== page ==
Sunday, December 16, 2012

Where was God at Sandy Hook?

This is the email my 17-year-old daughter sent to my work account on Friday.

Up until it arrived in my inbox, I'd been able to hold back the tears that had been ripping at my insides since I'd learned about the 26 people who were murdered at Sandy Hook Elementary School in Connecticut.

I work in the media. We're supposed to be strong. We're not supposed to let on how we feel. We're supposed to present a jaded facade.

That's not always the case. Some of us have hearts, warm hearts that beat and break and bleed like most everyone else.

Mine has been shattered since Friday morning. And the ugly, impulsive reactions I've seen on social media sites and in news forums have further chipped at the tiny pieces that are left.

Perhaps the most devastating reactions I've seen are those who say they have given up on God because he "allowed this tragedy to happen" and those who insist we need to blame those who kicked God out of our public school system.

But you don't have to believe in God for him to be present. And God WAS present at Sandy Hook Elementary School on Friday.

He was with every small child who found the courage to run past the shooter to find safety.

He was in the heart of Victoria Soto, the teacher who sacrificed her own life to save the lives of the children she'd been entrusted to protect.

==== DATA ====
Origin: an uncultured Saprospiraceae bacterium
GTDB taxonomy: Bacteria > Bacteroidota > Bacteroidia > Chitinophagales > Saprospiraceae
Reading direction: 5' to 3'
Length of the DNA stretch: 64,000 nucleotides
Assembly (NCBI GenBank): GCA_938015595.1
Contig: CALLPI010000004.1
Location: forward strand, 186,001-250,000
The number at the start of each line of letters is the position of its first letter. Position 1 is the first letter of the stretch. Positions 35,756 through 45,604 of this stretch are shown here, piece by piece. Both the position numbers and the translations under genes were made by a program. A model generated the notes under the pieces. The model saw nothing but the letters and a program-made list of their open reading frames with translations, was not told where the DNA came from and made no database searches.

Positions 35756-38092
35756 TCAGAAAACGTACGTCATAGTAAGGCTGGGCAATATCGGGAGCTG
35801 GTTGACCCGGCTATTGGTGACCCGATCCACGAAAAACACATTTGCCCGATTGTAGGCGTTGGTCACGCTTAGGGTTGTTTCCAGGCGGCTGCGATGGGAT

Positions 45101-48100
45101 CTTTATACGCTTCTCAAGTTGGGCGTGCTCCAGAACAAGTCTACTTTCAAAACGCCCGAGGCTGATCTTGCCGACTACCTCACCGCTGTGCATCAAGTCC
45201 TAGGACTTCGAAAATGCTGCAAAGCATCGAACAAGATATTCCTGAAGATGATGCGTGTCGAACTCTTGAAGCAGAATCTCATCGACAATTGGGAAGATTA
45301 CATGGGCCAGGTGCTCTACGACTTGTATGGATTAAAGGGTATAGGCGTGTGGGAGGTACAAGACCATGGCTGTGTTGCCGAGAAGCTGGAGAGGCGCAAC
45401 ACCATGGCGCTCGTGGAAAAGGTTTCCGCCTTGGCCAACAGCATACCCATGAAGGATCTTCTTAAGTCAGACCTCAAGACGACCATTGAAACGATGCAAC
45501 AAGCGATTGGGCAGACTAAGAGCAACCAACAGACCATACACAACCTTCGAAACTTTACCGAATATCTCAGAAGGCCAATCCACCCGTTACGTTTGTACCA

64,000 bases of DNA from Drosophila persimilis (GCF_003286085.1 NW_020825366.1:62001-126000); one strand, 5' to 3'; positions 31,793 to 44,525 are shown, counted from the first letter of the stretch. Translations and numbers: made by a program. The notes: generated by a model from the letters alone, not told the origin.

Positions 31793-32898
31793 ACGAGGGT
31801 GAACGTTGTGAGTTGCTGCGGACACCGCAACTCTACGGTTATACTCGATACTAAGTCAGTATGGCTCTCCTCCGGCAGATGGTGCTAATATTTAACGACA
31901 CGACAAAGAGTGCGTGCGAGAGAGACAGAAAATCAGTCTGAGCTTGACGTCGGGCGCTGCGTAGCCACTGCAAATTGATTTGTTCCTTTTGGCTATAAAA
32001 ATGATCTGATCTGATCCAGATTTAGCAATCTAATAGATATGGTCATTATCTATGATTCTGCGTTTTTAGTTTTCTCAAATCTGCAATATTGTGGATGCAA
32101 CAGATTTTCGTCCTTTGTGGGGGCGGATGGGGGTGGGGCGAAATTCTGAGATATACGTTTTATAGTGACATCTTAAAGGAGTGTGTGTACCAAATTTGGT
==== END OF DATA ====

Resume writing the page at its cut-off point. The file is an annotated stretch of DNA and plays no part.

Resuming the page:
He was in the heart of Dawn Hochsprung, the principal who lunged at the shooter in an attempt to stop him.

He was in the heart of the teachers and faculty members who led the children to safety.

He was with the one who locked the classroom door to protect her classmates and later insisted police show their ID before she let them in.

He was in hand-to-hand combat with whatever evil had possessed the shooter.

He was steadying the hands and bolstering the hearts of law enforcement who dealt with the aftermath.

He stood on the other side of this realm, with his arms outstretched, ready to greet those whose bodies were too broken to continue walking on their earthly path.

He's with us as we try to make sense of this tragedy. And if we "be still" and truly seek to know, we will eventually realize we are not supposed to make sense of it.

Because we don't want to live in a world where something like the tragedy at Sandy Hook Elementary School makes sense.

I wish you all peace.

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